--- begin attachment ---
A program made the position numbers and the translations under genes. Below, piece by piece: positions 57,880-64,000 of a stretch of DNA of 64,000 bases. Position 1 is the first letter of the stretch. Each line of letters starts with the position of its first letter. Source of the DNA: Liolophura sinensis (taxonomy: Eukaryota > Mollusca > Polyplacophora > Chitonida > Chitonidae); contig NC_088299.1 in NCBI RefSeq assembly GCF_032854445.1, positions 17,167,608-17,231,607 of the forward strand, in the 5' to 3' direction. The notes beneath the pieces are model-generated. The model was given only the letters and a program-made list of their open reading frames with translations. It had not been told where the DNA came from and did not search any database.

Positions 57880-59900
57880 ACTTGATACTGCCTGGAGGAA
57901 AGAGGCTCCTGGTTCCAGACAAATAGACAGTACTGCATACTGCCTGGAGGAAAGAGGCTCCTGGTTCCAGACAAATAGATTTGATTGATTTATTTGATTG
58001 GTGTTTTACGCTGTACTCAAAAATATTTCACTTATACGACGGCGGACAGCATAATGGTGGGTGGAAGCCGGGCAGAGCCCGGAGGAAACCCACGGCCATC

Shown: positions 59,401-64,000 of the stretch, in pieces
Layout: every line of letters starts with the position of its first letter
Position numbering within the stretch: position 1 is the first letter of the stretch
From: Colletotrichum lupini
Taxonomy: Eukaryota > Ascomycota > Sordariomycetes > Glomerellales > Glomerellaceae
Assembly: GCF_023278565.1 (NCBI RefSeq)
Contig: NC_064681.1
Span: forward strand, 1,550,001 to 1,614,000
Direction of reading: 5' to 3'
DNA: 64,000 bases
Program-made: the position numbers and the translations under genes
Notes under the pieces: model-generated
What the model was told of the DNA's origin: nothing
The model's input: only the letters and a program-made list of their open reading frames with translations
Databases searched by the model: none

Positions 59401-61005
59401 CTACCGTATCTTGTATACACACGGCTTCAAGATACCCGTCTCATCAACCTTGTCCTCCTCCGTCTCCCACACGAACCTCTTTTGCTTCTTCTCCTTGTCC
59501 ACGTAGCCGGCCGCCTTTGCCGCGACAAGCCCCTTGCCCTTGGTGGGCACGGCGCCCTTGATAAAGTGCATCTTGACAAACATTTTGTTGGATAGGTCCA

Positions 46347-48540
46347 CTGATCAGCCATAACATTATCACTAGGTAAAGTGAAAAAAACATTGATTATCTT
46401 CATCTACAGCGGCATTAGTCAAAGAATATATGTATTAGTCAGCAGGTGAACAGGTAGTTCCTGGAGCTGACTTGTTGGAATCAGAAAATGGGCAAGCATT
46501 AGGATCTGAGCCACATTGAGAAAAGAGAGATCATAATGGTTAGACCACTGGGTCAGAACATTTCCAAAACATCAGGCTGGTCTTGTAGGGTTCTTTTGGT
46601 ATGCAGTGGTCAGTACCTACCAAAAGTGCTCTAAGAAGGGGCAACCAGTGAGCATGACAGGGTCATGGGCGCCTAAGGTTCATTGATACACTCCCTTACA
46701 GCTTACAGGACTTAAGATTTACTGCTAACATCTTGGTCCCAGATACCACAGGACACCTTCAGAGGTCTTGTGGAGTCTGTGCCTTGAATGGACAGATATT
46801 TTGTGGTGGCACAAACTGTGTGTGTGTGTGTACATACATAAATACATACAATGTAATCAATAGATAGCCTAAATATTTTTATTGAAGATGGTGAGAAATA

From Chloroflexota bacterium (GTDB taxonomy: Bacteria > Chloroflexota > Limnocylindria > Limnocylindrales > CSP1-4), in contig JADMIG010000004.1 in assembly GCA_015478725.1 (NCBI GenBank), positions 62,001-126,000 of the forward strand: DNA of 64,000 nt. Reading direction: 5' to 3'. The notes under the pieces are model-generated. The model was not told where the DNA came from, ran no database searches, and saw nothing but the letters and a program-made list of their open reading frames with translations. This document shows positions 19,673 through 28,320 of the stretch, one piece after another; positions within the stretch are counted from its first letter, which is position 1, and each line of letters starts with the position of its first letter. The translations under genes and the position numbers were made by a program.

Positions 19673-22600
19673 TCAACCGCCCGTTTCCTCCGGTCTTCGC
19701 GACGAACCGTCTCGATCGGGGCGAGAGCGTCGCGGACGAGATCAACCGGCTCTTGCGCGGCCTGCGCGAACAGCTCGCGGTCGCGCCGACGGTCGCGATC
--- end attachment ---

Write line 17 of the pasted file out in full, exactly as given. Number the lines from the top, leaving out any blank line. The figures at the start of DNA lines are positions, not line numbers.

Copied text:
Notes under the pieces: model-generated